'A crisis': Indigenous students at rural N.S. school say they're excessively punished
Senior education official acknowledges Indigenous students suspended at disproportionately high rate
When Xavier Sack walks through the doors of his high school in Milford Station, N.S., he often feels like he has a target on his back.
The 16-year-old boy from the Sipekneꞌkatik First Nation said he and other Indigenous students at Hants East Rural High feel they are discriminated against when it comes to how they are disciplined by staff.
Sack believes suspensions are the automatic discipline at Hants East, especially when dealing with Indigenous students.
"Some days you feel like you always have to be on guard," he said. "You're always protecting yourself. Some teachers don't understand what we go through, so they don't see how hard it is."
Sack was recently suspended for 40 days for his part in an altercation at the school involving several people, although he said he never physically assaulted anyone.
Gary Adams, regional executive director for the Chignecto Central Regional Centre for Education, acknowledges Indigenous students and African Nova Scotian students are being suspended at disproportionate rates.
Data obtained by CBC News through access-to-information legislation shows Hants East handed out 155 suspensions in the 2018-19 school year — the largest number for the 37 high schools in the province CBC was able to obtain data for.
Among those 37 schools, which included the province's 10 largest high schools, Hants East — with 743 students and the 23rd-largest student body — also had the highest per student suspension rate.
The community has a history of racism. Shubenacadie — a village roughly six kilometres from the school — was once home to the Shubenacadie Residential School, where some Mi'kmaw children suffered physical, emotional and sexual abuse between 1923 and 1967.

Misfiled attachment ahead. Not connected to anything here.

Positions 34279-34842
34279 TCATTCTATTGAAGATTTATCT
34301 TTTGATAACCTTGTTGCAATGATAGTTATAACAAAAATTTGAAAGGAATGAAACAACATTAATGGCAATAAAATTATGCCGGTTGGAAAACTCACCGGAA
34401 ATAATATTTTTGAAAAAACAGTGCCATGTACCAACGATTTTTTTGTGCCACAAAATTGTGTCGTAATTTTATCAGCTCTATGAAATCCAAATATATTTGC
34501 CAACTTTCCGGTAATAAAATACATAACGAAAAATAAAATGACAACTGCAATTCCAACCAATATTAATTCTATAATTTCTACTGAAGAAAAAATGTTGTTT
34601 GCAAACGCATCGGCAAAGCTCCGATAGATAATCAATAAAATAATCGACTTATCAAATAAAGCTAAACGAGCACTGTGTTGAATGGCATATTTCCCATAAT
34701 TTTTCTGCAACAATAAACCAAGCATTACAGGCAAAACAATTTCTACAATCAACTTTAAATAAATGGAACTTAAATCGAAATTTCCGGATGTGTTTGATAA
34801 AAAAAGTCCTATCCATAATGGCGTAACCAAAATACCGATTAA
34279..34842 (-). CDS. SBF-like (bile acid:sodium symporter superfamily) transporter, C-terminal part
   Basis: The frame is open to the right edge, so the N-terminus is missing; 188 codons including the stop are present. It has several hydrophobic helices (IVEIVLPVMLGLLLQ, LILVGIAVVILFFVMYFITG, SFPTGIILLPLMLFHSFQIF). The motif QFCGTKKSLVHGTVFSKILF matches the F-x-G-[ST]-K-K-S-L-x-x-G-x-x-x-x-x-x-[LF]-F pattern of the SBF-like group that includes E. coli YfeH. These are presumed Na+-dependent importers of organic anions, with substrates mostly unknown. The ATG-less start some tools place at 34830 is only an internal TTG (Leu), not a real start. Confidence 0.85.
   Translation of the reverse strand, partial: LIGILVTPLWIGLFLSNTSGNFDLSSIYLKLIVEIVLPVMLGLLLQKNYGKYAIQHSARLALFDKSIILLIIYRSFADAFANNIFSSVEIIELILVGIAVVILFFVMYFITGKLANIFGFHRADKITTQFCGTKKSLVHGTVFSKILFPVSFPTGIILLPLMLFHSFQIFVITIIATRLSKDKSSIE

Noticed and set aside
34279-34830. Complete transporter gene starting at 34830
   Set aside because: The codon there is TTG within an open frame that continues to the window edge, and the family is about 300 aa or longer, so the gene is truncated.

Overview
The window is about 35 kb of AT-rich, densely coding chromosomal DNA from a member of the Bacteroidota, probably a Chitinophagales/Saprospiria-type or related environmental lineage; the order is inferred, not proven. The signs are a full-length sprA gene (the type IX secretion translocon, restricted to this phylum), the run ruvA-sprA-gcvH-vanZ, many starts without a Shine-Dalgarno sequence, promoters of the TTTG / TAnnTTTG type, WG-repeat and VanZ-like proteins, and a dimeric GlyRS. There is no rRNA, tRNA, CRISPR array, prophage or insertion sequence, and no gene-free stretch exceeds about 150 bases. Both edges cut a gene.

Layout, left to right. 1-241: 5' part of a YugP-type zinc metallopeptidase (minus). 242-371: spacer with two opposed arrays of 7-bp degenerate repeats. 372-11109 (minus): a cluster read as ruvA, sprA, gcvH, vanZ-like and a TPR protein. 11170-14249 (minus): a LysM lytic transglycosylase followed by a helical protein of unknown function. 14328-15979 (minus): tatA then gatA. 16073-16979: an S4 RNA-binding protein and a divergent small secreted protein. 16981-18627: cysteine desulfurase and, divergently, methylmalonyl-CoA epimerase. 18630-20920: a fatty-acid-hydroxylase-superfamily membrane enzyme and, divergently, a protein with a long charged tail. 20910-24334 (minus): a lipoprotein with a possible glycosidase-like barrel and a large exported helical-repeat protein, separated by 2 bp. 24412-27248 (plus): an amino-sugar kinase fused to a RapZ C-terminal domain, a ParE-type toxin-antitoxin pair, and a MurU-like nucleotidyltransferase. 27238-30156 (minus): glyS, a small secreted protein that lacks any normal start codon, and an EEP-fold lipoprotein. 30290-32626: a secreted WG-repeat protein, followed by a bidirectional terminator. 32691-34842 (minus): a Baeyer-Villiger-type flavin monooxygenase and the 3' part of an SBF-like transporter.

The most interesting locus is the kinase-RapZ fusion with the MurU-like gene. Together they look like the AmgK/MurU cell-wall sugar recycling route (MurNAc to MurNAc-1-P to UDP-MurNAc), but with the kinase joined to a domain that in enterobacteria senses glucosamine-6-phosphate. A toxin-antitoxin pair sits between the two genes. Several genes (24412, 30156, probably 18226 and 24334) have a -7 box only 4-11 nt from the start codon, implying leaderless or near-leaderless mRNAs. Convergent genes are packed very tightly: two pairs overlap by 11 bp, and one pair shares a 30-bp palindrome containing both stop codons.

The children were not allowed to speak their own language or practise their cultural traditions.
Figures provided by the Chignecto Central show 20 per cent of all Indigenous students and 15 per cent of African Nova Scotian students within the regional centre were suspended in the 2018-19 school year.
Self-identified students of Indigenous and African ancestry make up only 10 per cent of the student population within the regional centre, but represented about 17 per cent of suspensions overall, the August 2019 improvement plan said.
The regional centre declined to provide suspension data for the Indigenous student population at Hants East, citing privacy concerns.
Sack recognizes he did something wrong. He said he offered to take part in a restorative justice process and anger management program to stay in the classroom, but he was nevertheless suspended for 40 days.
"I'm going to need school, and the only way I can get back in school is if I learn how to manage my anger," said the aspiring chiropractor who will be going to Shubenacadie District Elementary School twice a week to do homework during his suspension.
Why suspensions can be counterproductive
Dr. Cornelia Schneider, an associate professor in the education department at Mount Saint Vincent University in Halifax, said suspensions should be a last resort for staff because they are often counterproductive.
"Often students who have behavioural issues also have trouble dealing with the content that is offered in the class," she said.